Economic growth and the environment: What can we learn from household data?

Talikoff, Alexander Strickland Pfaff; Chaudhuri, Shubham

The fuel-use decisions of households in developing economies, because they directly influence the level of indoor air quality that these households enjoy (with its attendant health effects), provide a natural arena for empirically assessing latent preferences towards the environment and how these evolve with increases in income. Such an assessment is critical for a better understanding of the likely effects of aggregate economic growth on the environment. Using household data from Pakistan we estimate Engel curves for traditional (dirty) and modern (clean) fuels. Our results provide empirical support for the household choice framework developed in Pfaff, Chaudhuri and Nye (2002a), which suggests that even if environmental quality is a normal good, non-monotonic environmental Engel curves can arise. Under plausible assumptions about the emissions implied by fuel use, our estimates yield an inverted-U relationship between indoor air pollution and income, mirroring the environmental Kuznets curves that have been documented using aggregate data. We then demonstrate, through a simple voting model, that this household-choice framework can generate aggregate EKCs even in a multi-agent setting with heterogeneous households and purely external environmental effects.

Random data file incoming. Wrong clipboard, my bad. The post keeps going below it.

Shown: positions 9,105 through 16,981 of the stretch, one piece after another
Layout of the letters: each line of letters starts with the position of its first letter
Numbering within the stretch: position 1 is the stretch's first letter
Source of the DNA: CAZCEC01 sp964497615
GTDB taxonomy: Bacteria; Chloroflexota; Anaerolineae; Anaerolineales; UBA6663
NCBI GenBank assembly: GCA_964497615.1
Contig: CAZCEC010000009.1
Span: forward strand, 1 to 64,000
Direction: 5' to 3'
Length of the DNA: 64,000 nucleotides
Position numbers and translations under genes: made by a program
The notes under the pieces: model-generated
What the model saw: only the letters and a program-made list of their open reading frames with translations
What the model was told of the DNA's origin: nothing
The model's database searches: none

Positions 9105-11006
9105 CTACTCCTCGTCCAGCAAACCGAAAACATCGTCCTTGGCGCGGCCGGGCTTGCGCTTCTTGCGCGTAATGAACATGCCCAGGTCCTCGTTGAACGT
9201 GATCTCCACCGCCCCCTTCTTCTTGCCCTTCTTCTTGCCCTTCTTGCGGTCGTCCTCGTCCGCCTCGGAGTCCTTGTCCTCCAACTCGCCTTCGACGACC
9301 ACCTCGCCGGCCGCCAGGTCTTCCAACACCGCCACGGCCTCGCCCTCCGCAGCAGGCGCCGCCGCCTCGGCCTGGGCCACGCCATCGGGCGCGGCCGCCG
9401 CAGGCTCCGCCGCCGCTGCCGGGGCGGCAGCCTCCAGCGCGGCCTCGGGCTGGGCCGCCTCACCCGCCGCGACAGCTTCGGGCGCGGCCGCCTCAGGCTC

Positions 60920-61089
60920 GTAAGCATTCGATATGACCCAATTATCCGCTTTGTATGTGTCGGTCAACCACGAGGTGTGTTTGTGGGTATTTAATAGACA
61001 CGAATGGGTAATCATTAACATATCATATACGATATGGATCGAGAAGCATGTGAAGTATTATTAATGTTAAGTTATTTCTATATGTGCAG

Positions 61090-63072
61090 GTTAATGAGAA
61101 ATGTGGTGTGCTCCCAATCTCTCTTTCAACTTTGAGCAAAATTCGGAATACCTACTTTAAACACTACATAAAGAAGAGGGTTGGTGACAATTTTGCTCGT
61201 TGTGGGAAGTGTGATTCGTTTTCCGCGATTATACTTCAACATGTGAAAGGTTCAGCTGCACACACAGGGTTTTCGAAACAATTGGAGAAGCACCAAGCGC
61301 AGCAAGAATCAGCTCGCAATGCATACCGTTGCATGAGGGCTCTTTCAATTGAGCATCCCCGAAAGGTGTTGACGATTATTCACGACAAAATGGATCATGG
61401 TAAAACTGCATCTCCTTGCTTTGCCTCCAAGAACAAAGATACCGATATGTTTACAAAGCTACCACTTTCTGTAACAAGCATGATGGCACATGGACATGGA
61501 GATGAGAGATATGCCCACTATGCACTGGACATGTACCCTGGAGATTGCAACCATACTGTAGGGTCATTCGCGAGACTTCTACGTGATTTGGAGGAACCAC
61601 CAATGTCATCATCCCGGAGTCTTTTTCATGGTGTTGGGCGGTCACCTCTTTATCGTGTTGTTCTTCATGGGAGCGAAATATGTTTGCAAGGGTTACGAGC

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Academic Units
Department of Economics, Columbia University
Department of Economics Discussion Papers, 0102-51
Published Here
March 23, 2011


April 2002